How to Master the Five Key Buttons on Your Veterinary Ultrasound Machine For BeginnersSep 08, 2023
Ultrasound is a powerful diagnostic tool that can help you examine the internal structures of animals. However, learning how to use an ultrasound machine can be daunting, especially if you are not familiar with the different knobs and buttons on your device.
In this blog post, I will show you how to optimise your ultrasound image by using five key buttons: overall gain, time gain compensation, frequency, focal zone, and depth. These buttons are often labelled like that on most machines, but some may hide them under different menus or settings. If you have a manual, you should consult it to find out where these buttons are on your machine. If not, you should experiment with them and see how they affect the image quality.
Overall gain is the button that controls the amplification of returning sound waves across the entire image. It essential makes each pixel on your screen brighter or darker and is usually controlled by a knob which can turn clockwise or counter-clockwise to increase or decrease the gain. The optimal gain level depends on the tissue type and the depth of the structure you are scanning. Generally, you want to adjust the gain until you see a clear contrast between the tissue and the background, without making the image too bright or too dark.
Time Gain Compensation
Time gain compensation (TGC) is the button that controls the amplification of returning sound waves in different sections of the image. It is usually a row of sliders that you can move up or down to increase or decrease the gain for each segment of the image. The TGC allows you to compensate for the attenuation of sound waves as they travel deeper into the tissue. For example, if you are scanning a deep structure, you may need to increase the gain for the lower part of the image to make it more visible.
Frequency is the button that controls the frequency of the sound waves emitted by the probe. It is usually a button that you can press to cycle through different frequency options, such as low, medium, or high or specific MHz. The frequency affects both the resolution and the penetration of the sound waves. Higher frequency sound waves produce higher resolution images, but they also lose more energy as they travel through tissue. Lower frequency sound waves produce lower resolution images, but they also penetrate deeper into tissue. Therefore, you need to choose the appropriate frequency for your scanning objective. For example, if you are scanning a superficial structure, such as a skin lesion, you may want to use a high frequency probe to get a detailed image. If you are scanning a deep structure, such as an abdominal organ, you may want to use a low frequency probe to get a better penetration.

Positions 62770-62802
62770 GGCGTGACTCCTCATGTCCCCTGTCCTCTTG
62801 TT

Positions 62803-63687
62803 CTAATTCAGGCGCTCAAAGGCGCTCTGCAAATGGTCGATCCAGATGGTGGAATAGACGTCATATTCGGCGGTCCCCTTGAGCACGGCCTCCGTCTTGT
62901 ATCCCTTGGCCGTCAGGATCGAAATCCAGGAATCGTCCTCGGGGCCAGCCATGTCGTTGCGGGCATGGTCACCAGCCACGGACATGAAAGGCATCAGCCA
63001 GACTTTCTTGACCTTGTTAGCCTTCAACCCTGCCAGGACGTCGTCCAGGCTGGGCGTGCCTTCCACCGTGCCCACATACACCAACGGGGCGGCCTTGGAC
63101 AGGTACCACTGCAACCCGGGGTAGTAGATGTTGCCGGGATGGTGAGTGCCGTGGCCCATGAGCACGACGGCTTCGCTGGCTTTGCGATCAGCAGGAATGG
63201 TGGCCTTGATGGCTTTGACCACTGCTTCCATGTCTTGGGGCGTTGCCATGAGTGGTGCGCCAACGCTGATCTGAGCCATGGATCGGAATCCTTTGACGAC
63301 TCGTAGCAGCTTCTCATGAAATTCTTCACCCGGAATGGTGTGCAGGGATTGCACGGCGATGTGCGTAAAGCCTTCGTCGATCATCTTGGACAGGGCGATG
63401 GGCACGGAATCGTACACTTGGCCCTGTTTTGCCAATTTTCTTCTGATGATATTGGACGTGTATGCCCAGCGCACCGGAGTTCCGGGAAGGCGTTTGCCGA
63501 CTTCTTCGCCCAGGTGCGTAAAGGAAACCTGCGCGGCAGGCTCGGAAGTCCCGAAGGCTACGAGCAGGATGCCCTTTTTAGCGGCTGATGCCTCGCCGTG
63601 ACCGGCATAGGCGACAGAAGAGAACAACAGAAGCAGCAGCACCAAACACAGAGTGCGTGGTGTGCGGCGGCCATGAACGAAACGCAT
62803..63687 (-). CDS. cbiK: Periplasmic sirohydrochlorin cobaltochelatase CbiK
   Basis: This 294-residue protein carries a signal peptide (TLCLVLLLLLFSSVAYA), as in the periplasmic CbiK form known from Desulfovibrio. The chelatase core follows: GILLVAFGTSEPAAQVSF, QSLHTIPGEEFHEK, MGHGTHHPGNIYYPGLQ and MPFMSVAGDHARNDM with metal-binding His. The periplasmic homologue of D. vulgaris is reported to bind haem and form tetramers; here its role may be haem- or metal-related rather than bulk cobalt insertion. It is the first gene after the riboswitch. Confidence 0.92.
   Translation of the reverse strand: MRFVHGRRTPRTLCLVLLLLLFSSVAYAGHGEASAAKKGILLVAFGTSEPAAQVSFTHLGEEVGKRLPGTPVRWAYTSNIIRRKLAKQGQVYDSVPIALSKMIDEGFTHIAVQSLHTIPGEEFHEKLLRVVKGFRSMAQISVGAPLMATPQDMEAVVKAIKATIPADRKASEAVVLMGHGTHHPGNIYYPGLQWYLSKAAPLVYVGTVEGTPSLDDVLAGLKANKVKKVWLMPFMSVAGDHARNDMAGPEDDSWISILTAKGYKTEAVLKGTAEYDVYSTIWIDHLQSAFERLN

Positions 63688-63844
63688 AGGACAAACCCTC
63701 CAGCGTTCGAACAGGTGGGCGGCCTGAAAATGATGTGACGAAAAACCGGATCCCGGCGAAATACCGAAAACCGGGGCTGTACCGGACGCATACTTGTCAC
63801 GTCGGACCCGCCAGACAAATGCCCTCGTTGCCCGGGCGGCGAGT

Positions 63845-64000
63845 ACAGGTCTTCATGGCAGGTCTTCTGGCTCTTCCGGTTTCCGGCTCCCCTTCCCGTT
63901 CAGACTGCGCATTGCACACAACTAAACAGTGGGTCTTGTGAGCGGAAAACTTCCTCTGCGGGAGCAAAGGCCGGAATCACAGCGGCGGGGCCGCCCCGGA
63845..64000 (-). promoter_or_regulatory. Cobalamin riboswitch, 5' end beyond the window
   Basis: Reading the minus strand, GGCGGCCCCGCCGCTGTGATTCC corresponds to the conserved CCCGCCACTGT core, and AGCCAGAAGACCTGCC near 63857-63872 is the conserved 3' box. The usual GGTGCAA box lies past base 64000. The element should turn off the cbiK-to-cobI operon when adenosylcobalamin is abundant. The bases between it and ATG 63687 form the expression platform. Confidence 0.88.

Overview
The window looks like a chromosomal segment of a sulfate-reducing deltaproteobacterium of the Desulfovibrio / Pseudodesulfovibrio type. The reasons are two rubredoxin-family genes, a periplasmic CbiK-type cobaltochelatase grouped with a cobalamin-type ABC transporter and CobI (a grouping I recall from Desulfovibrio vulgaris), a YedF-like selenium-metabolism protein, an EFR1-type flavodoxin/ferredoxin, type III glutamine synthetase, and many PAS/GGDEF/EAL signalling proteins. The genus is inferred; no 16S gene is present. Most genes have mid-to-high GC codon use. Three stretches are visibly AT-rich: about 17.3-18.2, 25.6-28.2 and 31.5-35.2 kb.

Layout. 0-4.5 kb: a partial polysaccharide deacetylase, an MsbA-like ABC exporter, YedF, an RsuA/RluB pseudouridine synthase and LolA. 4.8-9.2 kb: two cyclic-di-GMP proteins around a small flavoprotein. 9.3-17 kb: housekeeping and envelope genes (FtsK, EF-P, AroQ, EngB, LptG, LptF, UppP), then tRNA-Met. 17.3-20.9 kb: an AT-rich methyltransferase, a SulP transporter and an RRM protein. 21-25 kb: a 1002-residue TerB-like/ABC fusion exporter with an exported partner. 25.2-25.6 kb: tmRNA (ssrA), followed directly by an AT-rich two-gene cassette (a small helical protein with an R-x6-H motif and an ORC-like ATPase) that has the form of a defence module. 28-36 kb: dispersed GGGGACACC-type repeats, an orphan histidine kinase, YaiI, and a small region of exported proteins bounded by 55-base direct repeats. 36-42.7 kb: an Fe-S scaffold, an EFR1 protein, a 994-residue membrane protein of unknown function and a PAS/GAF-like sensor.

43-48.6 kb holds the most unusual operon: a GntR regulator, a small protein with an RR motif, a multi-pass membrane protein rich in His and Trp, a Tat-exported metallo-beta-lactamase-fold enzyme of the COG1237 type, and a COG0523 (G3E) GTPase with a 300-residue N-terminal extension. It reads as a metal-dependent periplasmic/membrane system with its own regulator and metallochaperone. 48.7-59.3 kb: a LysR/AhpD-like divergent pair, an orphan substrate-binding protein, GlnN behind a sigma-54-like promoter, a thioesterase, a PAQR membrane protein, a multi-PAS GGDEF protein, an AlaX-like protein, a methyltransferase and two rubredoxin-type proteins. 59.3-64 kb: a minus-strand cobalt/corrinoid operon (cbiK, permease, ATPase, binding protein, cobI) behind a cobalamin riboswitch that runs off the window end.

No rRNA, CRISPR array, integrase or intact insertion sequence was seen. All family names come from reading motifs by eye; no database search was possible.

Focal zone is the button that controls the position of the focal point of the sound beam. It is usually a button that you can press to move the focal point up or down along the depth of the image. The focal point is where the sound beam is most narrow and concentrated, and therefore where the image quality is best. You want to align the focal point with the structure of interest to get a sharper and clearer image.
Depth is the button that controls how much of the tissue you can see on the screen. It is usually a knob that you can turn clockwise or counter-clockwise to zoom in or out of the image. The depth affects both the field of view and the resolution of the image. Increasing the depth allows you to see more of the tissue, but it also reduces the resolution and makes the image smaller on the screen. Decreasing the depth allows you to see less of the tissue, but it also increases the resolution and makes the image larger on the screen. Therefore, you need to adjust the depth according to your scanning objective and preference.
These are some of the basic buttons that you need to master when using an ultrasound machine. By adjusting these buttons correctly, you can optimise your ultrasound image and improve your diagnostic accuracy and confidence. Remember that these buttons may vary depending on your machine model and settings, so always refer to your manual or experiment with them before scanning an animal.
I hope this blog post was helpful for you. If you have any questions or feedback, please leave them in the comments section below. Thank you for reading!